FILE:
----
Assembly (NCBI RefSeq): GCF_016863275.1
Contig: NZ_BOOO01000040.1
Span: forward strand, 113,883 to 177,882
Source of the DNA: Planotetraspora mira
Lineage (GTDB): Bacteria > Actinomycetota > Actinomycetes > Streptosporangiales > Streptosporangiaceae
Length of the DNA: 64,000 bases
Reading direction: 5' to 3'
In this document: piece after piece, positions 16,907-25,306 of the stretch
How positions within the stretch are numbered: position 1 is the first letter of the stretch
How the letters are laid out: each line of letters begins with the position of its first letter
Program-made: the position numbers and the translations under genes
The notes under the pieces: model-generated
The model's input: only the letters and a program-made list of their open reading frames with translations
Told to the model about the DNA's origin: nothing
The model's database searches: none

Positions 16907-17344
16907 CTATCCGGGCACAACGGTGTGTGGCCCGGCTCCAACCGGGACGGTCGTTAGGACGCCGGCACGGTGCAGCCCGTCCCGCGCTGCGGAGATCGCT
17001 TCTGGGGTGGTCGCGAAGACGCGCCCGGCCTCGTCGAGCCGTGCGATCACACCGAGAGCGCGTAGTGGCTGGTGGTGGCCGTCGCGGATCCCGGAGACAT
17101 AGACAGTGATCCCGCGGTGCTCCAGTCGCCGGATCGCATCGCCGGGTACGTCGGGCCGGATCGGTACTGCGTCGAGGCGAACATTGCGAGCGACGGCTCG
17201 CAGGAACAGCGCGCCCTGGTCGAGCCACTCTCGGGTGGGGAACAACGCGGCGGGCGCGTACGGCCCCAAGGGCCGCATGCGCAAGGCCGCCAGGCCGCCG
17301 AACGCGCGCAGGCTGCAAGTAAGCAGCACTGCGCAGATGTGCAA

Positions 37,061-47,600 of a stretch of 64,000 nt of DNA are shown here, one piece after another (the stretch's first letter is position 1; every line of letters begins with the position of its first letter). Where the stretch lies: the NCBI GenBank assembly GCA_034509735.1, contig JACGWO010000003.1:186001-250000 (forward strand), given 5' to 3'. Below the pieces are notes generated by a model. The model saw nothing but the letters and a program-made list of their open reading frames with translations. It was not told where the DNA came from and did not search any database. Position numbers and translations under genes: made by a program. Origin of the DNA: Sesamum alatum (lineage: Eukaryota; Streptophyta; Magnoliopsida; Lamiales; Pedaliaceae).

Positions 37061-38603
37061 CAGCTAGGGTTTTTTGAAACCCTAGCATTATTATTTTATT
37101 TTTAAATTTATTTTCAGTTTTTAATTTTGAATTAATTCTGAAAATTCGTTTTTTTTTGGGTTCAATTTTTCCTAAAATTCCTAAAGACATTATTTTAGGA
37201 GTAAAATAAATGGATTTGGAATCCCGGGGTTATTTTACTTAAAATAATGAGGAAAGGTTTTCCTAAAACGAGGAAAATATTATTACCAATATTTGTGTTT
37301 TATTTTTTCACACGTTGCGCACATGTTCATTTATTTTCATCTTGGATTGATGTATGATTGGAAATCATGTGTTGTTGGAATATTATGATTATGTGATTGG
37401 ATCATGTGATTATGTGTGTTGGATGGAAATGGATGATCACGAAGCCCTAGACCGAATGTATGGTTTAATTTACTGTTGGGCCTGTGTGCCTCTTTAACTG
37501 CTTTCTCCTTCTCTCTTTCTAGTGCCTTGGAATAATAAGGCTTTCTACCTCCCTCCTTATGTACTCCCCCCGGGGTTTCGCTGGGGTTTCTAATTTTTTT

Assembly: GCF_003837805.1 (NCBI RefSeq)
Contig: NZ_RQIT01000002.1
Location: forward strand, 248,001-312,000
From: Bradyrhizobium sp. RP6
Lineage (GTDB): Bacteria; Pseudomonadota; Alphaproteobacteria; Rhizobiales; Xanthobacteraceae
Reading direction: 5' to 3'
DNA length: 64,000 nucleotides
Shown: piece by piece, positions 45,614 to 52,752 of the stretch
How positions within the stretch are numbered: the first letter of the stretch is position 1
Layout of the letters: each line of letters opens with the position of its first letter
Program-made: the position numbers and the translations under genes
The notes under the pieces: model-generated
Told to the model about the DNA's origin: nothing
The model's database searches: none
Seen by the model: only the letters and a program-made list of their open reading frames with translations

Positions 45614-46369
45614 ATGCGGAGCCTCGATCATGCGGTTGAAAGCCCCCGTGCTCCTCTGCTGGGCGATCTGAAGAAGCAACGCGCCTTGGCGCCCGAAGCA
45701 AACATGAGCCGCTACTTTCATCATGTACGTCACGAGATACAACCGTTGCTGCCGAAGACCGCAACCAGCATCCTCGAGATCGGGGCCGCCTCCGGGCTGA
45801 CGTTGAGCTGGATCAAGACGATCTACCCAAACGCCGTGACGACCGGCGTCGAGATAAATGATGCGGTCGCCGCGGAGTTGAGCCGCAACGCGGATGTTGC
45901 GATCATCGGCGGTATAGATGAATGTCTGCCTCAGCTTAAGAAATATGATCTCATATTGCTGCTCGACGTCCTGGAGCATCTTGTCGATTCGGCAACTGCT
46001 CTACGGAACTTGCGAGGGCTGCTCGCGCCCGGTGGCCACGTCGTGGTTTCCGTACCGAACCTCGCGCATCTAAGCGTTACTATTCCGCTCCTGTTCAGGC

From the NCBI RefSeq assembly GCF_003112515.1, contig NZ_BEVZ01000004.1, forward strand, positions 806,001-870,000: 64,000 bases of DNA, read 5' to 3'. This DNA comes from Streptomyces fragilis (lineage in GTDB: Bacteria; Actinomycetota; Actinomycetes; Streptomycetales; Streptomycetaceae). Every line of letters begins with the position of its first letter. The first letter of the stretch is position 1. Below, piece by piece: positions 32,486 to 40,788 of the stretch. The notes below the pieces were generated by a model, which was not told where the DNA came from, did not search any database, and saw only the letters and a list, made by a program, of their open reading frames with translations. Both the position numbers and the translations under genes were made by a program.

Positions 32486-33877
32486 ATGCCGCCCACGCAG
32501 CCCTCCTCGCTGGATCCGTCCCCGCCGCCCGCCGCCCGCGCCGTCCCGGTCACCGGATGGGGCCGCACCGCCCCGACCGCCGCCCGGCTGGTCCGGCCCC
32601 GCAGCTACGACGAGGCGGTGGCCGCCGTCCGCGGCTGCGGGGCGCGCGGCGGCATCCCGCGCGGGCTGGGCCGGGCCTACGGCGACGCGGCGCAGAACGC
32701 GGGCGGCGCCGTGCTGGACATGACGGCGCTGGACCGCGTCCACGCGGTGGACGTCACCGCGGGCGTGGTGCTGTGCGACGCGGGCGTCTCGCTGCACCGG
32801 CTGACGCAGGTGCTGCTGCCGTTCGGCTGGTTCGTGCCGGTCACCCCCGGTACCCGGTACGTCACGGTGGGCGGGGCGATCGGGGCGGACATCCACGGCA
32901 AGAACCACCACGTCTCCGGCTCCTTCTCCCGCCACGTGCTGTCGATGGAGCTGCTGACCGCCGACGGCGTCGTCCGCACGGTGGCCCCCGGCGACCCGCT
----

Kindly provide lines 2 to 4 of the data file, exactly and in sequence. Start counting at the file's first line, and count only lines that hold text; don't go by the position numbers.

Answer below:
Contig: NZ_BOOO01000040.1
Span: forward strand, 113,883 to 177,882
Source of the DNA: Planotetraspora mira